[viii] McClelland et al. (2013).
[ix] Blair, C., & Razza, R. P. (2007). Relating effortful control, executive function, and false-belief understanding to emerging math and literacy ability in kindergarten. Child Development, 78, 647–663. DOI: 10.1111/j.1467-8624.2007.01019.x
[x] Zelazo et al. (2016).
[xi] McClelland, M. M, Tominey, S. L., Schmitt, S. A., Hatfield, B. E., Purpura, D. J., Gonzales, C. R., & Tracy, A. N. (2019). Red Light, Purple Light! Results of an intervention to promote school readiness for children from low-income populations. Frontiers in Psychology, 10, 1-15. DOI: 10.3389/fpsyg.2019.02365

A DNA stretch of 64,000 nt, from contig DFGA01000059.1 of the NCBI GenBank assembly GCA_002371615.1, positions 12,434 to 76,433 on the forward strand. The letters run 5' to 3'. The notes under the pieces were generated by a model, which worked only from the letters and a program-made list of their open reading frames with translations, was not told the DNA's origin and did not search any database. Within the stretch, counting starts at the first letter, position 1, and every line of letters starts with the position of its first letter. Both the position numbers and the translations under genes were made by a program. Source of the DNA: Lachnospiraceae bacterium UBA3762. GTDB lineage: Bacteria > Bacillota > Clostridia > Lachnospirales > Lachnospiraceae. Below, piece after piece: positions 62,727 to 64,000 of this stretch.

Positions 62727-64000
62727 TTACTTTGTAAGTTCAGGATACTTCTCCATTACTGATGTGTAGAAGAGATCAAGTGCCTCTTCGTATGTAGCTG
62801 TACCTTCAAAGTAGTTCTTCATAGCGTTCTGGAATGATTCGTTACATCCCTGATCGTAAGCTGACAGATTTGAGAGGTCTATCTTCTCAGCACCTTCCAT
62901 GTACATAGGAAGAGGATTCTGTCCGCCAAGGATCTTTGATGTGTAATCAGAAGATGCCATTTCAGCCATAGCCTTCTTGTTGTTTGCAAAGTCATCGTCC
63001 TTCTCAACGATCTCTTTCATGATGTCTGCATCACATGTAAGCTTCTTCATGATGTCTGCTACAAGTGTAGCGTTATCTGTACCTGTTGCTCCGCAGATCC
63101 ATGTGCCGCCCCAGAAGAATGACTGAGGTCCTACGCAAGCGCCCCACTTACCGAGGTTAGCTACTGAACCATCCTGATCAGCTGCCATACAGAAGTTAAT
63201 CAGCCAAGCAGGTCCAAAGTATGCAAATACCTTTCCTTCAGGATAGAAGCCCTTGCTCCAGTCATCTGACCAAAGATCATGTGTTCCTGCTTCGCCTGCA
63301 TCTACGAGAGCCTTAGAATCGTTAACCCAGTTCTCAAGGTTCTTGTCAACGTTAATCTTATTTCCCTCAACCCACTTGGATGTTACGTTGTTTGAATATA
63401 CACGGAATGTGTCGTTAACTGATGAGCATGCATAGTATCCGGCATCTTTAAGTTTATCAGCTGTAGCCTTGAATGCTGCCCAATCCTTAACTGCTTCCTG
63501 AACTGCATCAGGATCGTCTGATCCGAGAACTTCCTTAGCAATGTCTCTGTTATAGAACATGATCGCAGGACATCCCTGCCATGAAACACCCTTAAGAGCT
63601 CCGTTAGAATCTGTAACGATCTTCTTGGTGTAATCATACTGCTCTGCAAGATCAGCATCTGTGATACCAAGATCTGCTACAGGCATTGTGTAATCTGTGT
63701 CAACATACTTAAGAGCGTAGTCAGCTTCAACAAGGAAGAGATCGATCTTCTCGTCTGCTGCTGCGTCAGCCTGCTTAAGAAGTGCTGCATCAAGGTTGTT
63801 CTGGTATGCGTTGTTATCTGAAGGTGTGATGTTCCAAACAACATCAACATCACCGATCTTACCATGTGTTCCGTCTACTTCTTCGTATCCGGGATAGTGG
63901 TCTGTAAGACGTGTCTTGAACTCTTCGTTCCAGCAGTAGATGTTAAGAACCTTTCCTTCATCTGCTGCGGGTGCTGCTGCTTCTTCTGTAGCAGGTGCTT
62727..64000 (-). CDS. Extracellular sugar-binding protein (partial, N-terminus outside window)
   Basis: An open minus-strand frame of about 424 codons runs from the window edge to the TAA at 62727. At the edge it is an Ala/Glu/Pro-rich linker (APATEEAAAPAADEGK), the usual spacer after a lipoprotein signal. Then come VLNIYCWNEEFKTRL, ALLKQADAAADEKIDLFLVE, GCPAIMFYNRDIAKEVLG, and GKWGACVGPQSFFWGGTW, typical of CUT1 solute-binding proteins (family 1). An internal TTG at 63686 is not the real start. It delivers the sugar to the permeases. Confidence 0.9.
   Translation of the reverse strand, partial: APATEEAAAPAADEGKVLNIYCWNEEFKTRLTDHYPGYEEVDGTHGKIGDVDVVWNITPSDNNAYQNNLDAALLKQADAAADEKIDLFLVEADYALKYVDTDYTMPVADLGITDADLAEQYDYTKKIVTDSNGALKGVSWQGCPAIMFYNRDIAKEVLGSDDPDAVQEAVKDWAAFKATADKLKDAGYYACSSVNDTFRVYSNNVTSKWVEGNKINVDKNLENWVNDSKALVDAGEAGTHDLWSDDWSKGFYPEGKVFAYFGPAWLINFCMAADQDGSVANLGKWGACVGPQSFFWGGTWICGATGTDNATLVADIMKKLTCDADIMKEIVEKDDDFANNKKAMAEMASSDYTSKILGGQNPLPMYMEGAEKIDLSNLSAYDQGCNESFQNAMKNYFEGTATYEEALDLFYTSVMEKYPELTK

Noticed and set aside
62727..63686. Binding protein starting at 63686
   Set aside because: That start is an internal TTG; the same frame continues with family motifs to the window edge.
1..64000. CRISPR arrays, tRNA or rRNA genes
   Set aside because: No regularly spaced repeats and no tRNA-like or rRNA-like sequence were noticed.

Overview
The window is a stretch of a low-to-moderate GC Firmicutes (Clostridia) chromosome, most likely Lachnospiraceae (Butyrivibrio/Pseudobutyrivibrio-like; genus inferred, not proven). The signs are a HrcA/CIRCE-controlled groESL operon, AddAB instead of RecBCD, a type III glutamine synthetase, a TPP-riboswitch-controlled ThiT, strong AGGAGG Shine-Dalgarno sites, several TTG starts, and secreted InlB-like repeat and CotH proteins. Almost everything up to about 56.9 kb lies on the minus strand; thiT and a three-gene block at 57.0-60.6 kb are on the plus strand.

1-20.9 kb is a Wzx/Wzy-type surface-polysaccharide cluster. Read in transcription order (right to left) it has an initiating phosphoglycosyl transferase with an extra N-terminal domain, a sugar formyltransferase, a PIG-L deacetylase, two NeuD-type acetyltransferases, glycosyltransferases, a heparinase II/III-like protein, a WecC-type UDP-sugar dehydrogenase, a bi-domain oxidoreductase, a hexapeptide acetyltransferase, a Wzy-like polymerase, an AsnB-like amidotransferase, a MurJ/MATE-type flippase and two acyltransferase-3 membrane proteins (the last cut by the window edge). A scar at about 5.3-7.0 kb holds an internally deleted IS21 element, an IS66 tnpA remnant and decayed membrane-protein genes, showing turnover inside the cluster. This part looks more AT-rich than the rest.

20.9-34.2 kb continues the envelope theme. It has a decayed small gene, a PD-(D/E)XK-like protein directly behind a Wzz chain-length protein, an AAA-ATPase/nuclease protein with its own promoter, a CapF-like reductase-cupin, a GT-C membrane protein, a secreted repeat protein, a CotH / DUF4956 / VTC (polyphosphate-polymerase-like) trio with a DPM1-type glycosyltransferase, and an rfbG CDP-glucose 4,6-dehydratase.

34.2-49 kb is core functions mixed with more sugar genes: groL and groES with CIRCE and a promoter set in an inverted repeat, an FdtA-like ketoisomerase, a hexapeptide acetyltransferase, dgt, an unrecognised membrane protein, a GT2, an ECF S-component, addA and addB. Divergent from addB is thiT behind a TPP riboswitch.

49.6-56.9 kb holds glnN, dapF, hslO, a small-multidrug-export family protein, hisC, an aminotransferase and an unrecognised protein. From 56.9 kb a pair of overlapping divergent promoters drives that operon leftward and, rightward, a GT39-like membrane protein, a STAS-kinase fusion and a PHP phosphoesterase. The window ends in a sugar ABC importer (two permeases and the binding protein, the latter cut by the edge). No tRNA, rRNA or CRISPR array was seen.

[xii] Keown, L. J., Franke, N., & Triggs, C. M. (2020). An evaluation of a classroom-based intervention to improve executive functions in 4-year old children in New Zealand. Early Childhood Education Journal. doi:10.1007/s10643-020-01023-x
[xiii] McClelland et al. (2019); Schmitt, S. A., McClelland, M. M., Tominey, S. L., & Acock, A. C. (2015). Strengthening school readiness for Head Start children: Evaluation of a self-regulation intervention. Early Childhood Research Quarterly, 30, 20-31. DOI: 10.1016/j.ecresq.2014.08.001
[xiv] McClelland et al. (2019).